Cheryl and her husband design, create, and produce fused glass, stained glass and painted glass artworks. She is a member of Sisters in Crime, the Florida Chapter of Mystery Writers of America and the Tampa Chapter of the Romance Writers of America. A mystery conference addict, she regularly attends SleuthFest in Florida, Malice Domestic in Washington, D.C., and New England Crime Bake in Dedham, MA. Cheryl and her husband live in St. Petersburg, FL in a 1920’s Craftsman Bungalow. Learn more at www.cherylhollon.com.
Facebook URL: https://www.facebook.com/cheryl.hollon (profile)
Pane & Suffering http://www.amazon.com/Pane-Suffering-Webbs-Glass-Mystery/dp/1617737607/ref=sr_1_1?ie=UTF8&qid=1439334392&sr=8-1&keywords=pane+and+suffering
How would your friends describe you in 20 words or less?
Cheryl is cheerful, levelheaded and funny. She loves good friends, good books and good beer – in that order.
Tell me a little about yourself
I was born in a small town in Eastern Kentucky and have inherited the oral tradition of my Scots-Irish ancestors for story telling. I grew up in Dayton, Ohio and could read before I went to school, which seriously annoyed my teacher. Science and math were my favorite subjects and led me to a career in digital communication software programming followed by flight simulation engineering and program management – neither easy but immensely rewarding.
Where would you live if you could live anywhere in the world?
I would live right here in Saint Petersburg, FL. During my engineering adventures, I had a chance to live and work in amazing countries, but I was always happy to come back to St. Pete.
State a random fact about yourself that would surprise your readers.
I was a Boy Scout Leader.
What’s your current guilty pleasure?
The discworld novels by Sir Terry Pratchett. I reward myself with one after I finish the first draft of a new manuscript.
If you weren’t a writer, what you would be?
I would still be an engineer. It took me a long time to scrabble myself up the technical and professional ladder, but I would do it again.
When did you decide to become a writer?
It got serious for me when I attended my first Malice Domestic Convention in 2005. I had been dabbling with photography when a particularly haunting image spoke to me to tell her story. The image is of a homeless woman dressed completely in white moving slowly through the flower market in Boston. I titled it ‘Wishing for Daffodils.’ That was my first attempt at a full-length manuscript.
When did you begin writing?
I began writing poems in the sixth grade instead of submitting essays on my English weekly exams.
How long have you been writing?
I started writing seriously about eight years ago with a series based on a crime scene specialist who quit her job to make a fresh start as a black & white photojournalist. At her first wedding, she discovers the wealthy Indian bride collapsed and cold. The working title was ‘Shooting Brides.’
Who are your cheerleaders?
My husband George is my staunchest promoter who is ordinarily quite reserved, but he will tell complete strangers that I am a mystery writer. My friend for life, Joye, has weathered the anxiety, tears, frustration and terror of getting published. She continued to feed me a steady diet of positive praise and constructive critiques to make my writing better and better.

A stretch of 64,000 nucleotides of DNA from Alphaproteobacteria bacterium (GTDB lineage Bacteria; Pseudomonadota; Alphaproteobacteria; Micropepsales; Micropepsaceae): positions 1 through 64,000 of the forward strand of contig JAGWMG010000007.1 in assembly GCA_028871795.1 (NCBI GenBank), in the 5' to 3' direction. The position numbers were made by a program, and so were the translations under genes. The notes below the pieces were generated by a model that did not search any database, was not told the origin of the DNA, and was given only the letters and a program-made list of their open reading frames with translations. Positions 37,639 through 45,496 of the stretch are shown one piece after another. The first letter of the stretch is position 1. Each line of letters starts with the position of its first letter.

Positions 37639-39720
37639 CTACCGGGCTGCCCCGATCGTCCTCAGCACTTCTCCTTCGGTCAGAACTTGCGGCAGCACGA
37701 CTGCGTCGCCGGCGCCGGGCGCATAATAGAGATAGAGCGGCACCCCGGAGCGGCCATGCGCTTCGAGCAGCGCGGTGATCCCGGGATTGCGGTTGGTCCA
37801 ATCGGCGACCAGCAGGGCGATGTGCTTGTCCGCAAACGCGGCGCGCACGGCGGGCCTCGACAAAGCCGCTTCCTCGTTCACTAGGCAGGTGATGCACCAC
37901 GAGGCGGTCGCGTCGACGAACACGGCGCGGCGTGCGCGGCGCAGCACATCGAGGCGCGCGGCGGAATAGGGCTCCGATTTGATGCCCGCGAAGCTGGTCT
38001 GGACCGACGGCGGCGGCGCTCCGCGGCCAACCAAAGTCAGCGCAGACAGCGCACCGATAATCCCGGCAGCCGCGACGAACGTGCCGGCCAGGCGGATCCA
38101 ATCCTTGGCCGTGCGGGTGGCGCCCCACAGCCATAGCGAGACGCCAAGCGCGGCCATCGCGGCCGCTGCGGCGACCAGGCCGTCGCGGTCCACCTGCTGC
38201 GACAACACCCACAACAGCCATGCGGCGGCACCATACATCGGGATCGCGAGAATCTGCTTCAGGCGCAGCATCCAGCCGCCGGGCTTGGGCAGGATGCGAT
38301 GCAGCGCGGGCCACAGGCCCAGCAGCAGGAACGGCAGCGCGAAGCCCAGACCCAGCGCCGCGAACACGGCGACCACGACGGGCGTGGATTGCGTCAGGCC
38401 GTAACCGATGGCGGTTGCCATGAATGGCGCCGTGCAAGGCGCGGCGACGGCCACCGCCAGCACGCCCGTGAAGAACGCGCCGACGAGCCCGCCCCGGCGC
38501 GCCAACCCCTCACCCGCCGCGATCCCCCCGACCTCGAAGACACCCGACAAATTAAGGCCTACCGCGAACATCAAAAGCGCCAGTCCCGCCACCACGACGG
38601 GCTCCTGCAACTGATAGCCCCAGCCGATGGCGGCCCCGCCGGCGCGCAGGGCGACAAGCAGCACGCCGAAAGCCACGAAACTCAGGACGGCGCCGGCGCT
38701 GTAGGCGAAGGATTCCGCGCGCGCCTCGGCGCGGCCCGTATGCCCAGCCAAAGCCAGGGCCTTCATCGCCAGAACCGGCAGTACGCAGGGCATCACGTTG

Did you have support at the beginning and/or during your writing?
In the very beginning, I didn’t tell anyone I was writing. It was my secret. That was a happy time.
Did you always have in mind to be a writer or did it just happen?
I didn’t always want to be a writer, but on the long-haul flights to overseas projects, my writing took on a more structured form and I began studying the craft of writing. After a few years, I began to get serious about it as a business.
Aside from writing, what do you enjoy doing in your spare time?
My husband and I have been working in glass for a long time. He is colorblind in the green/blue range, so I have always picked out the glass and helped with the design of our projects. Our current project is making glass jewelry.
Do you keep track or write reviews for books you read?
After I discovered Goodreads, I enter what I’m reading now in my account and I like to use the ‘would like to read’ shelf to keep track of new books. I have been slowly entering all the books I’ve enjoyed in the past. I write short reviews to help other readers choose the books I’ve loved, but I don’t really read long ones – I could have finished the first chapter by then.
Do you read reviews written about your book?
Of course I read them, I can resist anything but temptation! I want to know what readers think.
Have you always wanted to be a writer?
No, as a child I always wanted to be an artist. After I figured out how exciting an engineering career could be, I headed that direction. I was right.
What started you on your journey to be a writer?
It was a gradual awakening to how powerful stories can be to the reader and also to the writer. I love it when a reader comes into my story world and enjoys the visit.
When you made your first sale, how did you celebrate and with whom?
When my agent called to tell me that my series had been sold to Kensington, I was home alone. I danced around the room like Snoopy and had champagne waiting when my husband returned from his errands. On that Saturday night, the whole family went to our favorite restaurant. We were a noisy group!
Do you listen to music while writing?
When I’m creating new material, I need complete silence. In revisions, however, I can listen to soft classical music.
What are your favorite hobbies?
Reading, glass art, oil painting and impossibly hard jigsaw puzzles. I prefer the wooden ones with the little whimsy figures.
What’s the most memorable thing (good or bad) that’s happened to you while promoting your work?
Nothing yet, I’ve only been on one panel at the SleuthFest Conference in Deerfield Beach, FL. I am a conference-junkie and will travel far and wide to meet with readers and fellow writers.
With more books being released each month now than ever before, what do you believe sets your work apart from the others?